Clinical and management utility of Candida albicans germ tube antibody detection in critically ill patients. Influence on mortality
Abstract number: P1345
Zaragoza R., Pemán J., Quindós G., Iruretagoyena J., Cuétara M., Ramirez P., Alkorta M., Camarena J., Viudes A., Pontón J.
Background: Invasive candidiasis in critically ill patients represents a diagnostic challenge. Recently, an immunofluorescence test for Candida germ tube antibody (CAGTA) detection has been marketed. The aims of the present study were to determine the prevalence of CAGTA in an ICU setting, the clinical and management utility of its detection, and the influence of a strategy based on early determination of CAGTA on mortality in a selected ICU population.
Methods: A prospective and observational multicentre study was developed in six Spanish University hospitals during 2005. CAGTA test was performed twice a week if predetermined risk factors were present, and a positive result was considered if the testing serum dilution was equal or higher than 1:160 in at least one sample. Clinical, microbiological and outcome variables were recorded. A multivariate analysis was performed to assess the influence of this technique on mortality.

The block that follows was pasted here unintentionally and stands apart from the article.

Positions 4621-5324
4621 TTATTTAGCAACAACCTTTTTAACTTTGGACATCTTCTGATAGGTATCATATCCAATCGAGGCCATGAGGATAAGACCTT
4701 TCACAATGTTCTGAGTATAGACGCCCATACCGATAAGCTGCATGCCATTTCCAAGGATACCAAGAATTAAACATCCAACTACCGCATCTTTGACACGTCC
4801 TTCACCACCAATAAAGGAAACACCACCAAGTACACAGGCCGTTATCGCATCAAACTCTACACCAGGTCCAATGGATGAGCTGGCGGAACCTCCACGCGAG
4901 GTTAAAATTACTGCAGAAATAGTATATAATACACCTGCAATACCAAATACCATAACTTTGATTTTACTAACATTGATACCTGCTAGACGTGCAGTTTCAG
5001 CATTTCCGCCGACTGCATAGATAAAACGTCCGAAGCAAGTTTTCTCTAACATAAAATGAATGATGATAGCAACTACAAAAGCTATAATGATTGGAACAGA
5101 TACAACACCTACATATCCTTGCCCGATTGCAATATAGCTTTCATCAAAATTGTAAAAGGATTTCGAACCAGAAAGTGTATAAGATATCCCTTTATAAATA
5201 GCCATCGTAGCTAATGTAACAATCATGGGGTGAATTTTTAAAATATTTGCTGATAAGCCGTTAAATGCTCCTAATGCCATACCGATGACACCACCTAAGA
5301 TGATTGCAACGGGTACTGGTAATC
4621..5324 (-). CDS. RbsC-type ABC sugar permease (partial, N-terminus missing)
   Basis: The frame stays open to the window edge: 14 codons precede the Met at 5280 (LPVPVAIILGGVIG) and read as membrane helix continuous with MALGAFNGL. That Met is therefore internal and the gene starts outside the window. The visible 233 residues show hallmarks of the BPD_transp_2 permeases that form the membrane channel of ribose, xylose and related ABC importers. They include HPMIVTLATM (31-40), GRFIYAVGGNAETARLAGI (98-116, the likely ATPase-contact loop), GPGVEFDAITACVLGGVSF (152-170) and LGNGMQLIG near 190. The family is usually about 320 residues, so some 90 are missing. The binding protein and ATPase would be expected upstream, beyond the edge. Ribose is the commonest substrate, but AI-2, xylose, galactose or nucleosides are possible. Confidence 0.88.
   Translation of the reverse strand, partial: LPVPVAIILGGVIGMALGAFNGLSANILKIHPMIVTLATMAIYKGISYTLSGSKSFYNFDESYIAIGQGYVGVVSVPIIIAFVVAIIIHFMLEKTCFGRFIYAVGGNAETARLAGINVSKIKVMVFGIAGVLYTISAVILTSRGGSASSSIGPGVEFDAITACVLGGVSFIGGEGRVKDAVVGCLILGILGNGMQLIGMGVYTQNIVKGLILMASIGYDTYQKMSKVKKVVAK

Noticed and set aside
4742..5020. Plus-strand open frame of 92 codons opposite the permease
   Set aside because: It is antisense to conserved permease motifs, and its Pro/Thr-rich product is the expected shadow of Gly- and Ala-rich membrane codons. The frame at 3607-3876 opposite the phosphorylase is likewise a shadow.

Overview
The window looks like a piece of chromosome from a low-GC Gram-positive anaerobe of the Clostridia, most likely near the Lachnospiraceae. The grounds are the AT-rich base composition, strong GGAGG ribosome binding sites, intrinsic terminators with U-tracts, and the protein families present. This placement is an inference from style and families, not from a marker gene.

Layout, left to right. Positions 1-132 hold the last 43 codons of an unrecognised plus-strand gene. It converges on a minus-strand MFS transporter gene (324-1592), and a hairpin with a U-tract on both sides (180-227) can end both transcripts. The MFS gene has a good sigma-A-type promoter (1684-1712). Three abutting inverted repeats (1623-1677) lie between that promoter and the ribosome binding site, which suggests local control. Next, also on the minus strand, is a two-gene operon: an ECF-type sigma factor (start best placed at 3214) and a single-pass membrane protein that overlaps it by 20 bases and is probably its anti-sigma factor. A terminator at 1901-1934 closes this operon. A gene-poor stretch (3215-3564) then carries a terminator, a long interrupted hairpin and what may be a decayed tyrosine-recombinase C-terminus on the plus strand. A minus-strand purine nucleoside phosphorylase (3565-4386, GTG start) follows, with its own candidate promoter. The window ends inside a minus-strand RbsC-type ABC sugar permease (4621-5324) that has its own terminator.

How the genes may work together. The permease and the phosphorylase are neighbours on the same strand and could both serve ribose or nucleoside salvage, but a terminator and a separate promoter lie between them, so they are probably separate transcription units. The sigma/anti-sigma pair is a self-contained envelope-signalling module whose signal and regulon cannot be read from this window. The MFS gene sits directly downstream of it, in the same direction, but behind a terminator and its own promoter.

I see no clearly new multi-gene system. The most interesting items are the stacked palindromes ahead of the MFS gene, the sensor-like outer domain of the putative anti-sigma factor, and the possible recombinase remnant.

Results: Fifty-three critically ill patients non-neutropenic (37.7% post surgery) were included. Twenty-two patients (41.5%) had CAGTA-positive results, none of them with positive blood culture for Candida. The intra ICU mortality rate was significantly lower (p = 0.004) in positive CAGTA patients (61.2% vs. 22.7%). A multivariate analysis confirmed a CAGTA-positive result as the only protective factor independently associated with ICU mortality (beta coefficient = -0.3856; 95%IC: -0.648; -0.123).
Conclusions: The rate of CAGTA-positive results in a selected group of ICU patients is high. A strategy based on early determination of CAGTA might reduce the ICU mortality of patients with risk factors to develop invasive candidiasis.
|Session name:||18th European Congress of Clinical Microbiology and Infectious Diseases|
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